33. 33. clilexample - content<br />Successful content or subject learning and the accumulation of knowledge, skills and understanding fundamental features to that discipline is placed at the centre of the learning process. <br />What are the learning outcomes of the topic?<br />Do we have to adapt, prioritize or select the content?<br />How does the content develop the global goals of the subject?<br />18<br />YAMITH JOSÉ FANDIÑO PARRA<br />
  34. 34. Example: Habitats<br />Types of habitat<br />Animals in their habitats<br />Understand how living things interact<br />CONTENT<br />Human influences: habitat conservation<br />Organize research and present a mini-project in groups<br />Coyle, Hood & Marsh (2010)<br />19<br />YAMITH JOSÉ FANDIÑO PARRA<br />
  35. 35. clilexample - cognition<br />Engaging learners through higher order thinking and knowledge processing. <br />Which thinking skills seem appropriate for this topic?<br />What kind of questions can I ask to go beyond the lower level skills and present Ss with challenging, problem-solving, hypothesizing, analyzing and evaluation tasks?<br />What kind of questions do I want Ss to ask?<br />20<br />YAMITH JOSÉ FANDIÑO PARRA<br />
  36. 36. example:habitats<br />Explain different habitats to others using examples<br />Carry out an investigation into possible solutions and discuss findings with other groups.<br />Understand the relationship between cause and effect (starting point: animals are suited to their habitat<br />cognition<br />Represent relationship between cause and effect visually<br />Hypothesize how habitats might be destroyed or developed<br />21<br />YAMITH JOSÉ FANDIÑO PARRA<br />
  37. 37. Clilexample - language of learning<br />(The what - content): It is linked to an analysis of content, thematic, syllabus demands - grammar, vocabulary, structures, functions.<br />What type of language (genre) does your topic use?<br />What is the content-obligatory language? (key words, phrases and functions etc)<br />What kind of talk to learners need to engage in? <br />22<br />YAMITH JOSÉ FANDIÑO PARRA<br />
  38. 38. example: Habitats<br />Grammatical progression in using modal verbs to predict the future of ecosystems<br />Key vocab and phrases<br />LANGUAGE OF LEARNING<br />Language of describing, defining, explaining, hypothesizing<br />Effective use of future and conditional tenses for cause/effect, solutions, suggestions<br />23<br />YAMITH JOSÉ FANDIÑO PARRA<br />
  39. 39. Clilexample - languageforlearning<br />(The how to – metacognition): It builds up learner repertoire linked to meta-cognitive skills & talk for learning in contexts real for the learners. <br />What are the possible language demands of typical tasks and classroom activities?<br />Which language skills will need to be developed?<br />How can learning be scaffolded? (language used to ask for help, ask for additional information etc.)<br />24<br />YAMITH JOSÉ FANDIÑO PARRA<br />
  40. 40. Example: Habitats<br />Language to build arguments and disagreements<br />In groups: asking and answering questions using evidence<br />LANGUAGE FOR LEARNING<br />Writing a simple research report<br />Language for project work<br />25<br />YAMITH JOSÉ FANDIÑO PARRA<br />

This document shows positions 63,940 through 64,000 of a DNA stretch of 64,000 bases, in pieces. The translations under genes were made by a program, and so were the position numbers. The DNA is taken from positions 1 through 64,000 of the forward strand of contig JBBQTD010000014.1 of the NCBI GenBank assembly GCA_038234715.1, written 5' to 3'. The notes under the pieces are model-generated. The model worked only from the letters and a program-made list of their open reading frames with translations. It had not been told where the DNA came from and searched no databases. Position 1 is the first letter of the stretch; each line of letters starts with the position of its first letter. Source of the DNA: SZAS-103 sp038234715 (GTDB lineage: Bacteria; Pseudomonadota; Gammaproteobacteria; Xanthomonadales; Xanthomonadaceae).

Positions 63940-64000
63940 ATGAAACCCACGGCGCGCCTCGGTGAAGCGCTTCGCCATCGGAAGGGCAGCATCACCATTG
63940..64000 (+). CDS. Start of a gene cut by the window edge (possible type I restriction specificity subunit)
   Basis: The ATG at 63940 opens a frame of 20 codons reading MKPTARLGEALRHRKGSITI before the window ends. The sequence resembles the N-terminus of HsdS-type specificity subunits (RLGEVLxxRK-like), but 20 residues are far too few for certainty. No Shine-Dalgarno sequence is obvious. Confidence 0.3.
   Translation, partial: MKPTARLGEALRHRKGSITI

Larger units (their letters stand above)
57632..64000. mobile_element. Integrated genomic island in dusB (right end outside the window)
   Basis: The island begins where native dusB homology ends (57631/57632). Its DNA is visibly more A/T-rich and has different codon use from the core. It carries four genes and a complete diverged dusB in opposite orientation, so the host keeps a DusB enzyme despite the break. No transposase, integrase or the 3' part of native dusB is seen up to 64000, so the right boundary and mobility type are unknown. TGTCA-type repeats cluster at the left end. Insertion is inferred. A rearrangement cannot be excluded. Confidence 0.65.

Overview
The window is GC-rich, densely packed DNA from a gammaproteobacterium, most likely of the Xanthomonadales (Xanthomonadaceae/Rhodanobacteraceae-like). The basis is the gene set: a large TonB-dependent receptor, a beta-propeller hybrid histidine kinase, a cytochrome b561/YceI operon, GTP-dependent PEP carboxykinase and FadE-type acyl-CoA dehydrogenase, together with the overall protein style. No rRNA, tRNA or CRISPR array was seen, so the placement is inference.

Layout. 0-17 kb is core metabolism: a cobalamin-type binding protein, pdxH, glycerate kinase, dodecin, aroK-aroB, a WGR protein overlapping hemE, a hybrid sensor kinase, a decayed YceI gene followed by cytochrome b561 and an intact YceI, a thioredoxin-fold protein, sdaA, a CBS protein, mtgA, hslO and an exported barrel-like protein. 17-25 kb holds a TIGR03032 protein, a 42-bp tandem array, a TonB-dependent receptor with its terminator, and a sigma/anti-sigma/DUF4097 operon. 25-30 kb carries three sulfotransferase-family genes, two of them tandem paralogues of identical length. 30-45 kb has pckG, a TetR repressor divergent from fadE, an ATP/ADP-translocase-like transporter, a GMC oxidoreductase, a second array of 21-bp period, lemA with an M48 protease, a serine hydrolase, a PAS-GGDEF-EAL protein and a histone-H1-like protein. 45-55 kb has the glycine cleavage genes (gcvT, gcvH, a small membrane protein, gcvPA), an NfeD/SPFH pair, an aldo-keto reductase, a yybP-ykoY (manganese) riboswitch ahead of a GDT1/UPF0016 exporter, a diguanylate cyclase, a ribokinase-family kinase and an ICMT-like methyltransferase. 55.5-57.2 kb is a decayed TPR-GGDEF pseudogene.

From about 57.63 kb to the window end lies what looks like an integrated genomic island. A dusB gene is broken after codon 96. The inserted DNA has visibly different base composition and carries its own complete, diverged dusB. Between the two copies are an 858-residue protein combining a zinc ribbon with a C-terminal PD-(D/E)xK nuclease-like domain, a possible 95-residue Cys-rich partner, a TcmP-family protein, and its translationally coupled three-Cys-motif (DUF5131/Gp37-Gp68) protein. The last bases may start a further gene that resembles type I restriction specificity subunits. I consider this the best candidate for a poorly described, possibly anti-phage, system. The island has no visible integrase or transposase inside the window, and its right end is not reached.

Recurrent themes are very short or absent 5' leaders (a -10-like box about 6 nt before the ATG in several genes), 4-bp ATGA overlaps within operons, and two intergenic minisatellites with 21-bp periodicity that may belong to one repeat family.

41. 41. Clilexample - language THROUGH learning<br />(The why - cognition): It is linked to emergent knowledge building , skill development and cognitive development. <br />What language functions and notions are students already familiar with?<br />What strategies can they use to access new language for themselves?<br />How can we define language progression for this topic?<br />26<br />YAMITH JOSÉ FANDIÑO PARRA<br />
  42. 42. EXAMPLE: Habitats<br />Recycling discussion skills at a higher level<br />Using feedback<br />Dictionary skills<br />LANGUAGE THROUGH LEARNING<br />Presenting evidence<br />Extending presentation skills<br />27<br />YAMITH JOSÉ FANDIÑO PARRA<br />
  43. 43. Clilexample - culture<br />Interpreting and understanding the significance of content and language and their contribution to identity and citizenship.<br />What different types of cultural implications are there for development in this topic?<br />How can the content be adapted to make the cultural agenda more accessible?<br />How can we actively involve the learners in developig their intercultural understanding?<br />28<br />YAMITH JOSÉ FANDIÑO PARRA<br />
  44. 44. EXAMPLE: Habitats<br />Focus: diversity of ecosystems<br />Example of deforestation<br />Use Internet to find eco-friendly companies/products<br />CULTURE<br />Discuss ecological practices and strategies.<br />Presentation on “Can we really change things?”<br />29<br />YAMITH JOSÉ FANDIÑO PARRA<br />
  45. 45. Clilexample – habitatsunit<br />30<br />YAMITH JOSÉ FANDIÑO PARRA<br />
  46. 46. references<br />Coyle, D. (2007). Content and Language Integrated Learning: towards a connected research agenda for CLIL pedagogies. International Journal of Bilingual Education and Bilingualism, 10(5), 543-562.<br /> Coyle, D. (2005). CLIL Activity in the UK. In H. Krechel (Ed.) MehrsprachigerFachunterricht in LändernEuropas (pp. 79-88). Tubingen: Gunter NarrVerlag.<br /> Coyle, D (1999). Theory and planning for effective classrooms: supporting students in content and language integrated learning contexts. In J. Masih (Ed), Learning Through a Foreign Language: models, methods, and outcomes. London: CILT. <br /> Coyle, D., Hood, P., Marsh, D. (2010) Content and Language Integrated Learning. Cambridge: Cambridge University Press.<br /> Marsh, D. (2002). Content and Language Integrated Learning: The European Dimension - Actions, Trends and Foresight Potential. In D. Marsh (ed.), CLIL/ EMILE – The European Dimension: Actions, Trends and Foresight Potential. Strasbourg: European Commission.<br /> Marsh. D. (2000). An introduction to CLIL for parents and young people in ten languages. In ds. D. Marsh & G. Langé, Using languages to learn and learning to use languages: an introduction to content and language integrated learning for parents and young people. Finland: University of Jyväskylä.<br /> Teaching knowledge test TKT.(2009). TKT Content and Language Integrated Learning (CLIL). Handbook for teachers. Cambridge: Cambridge University Press.<br />Van de Craen, P. (2001). Content and langauge integrated learning, culture of education and learning theories. In. M. Bas & J. Zwart (Eds.), Reflection on Language and Language Learning (pp. 209-220). Amsterdam: John Benjamisn. <br />31<br />YAMITH JOSÉ FANDIÑO PARRA<br />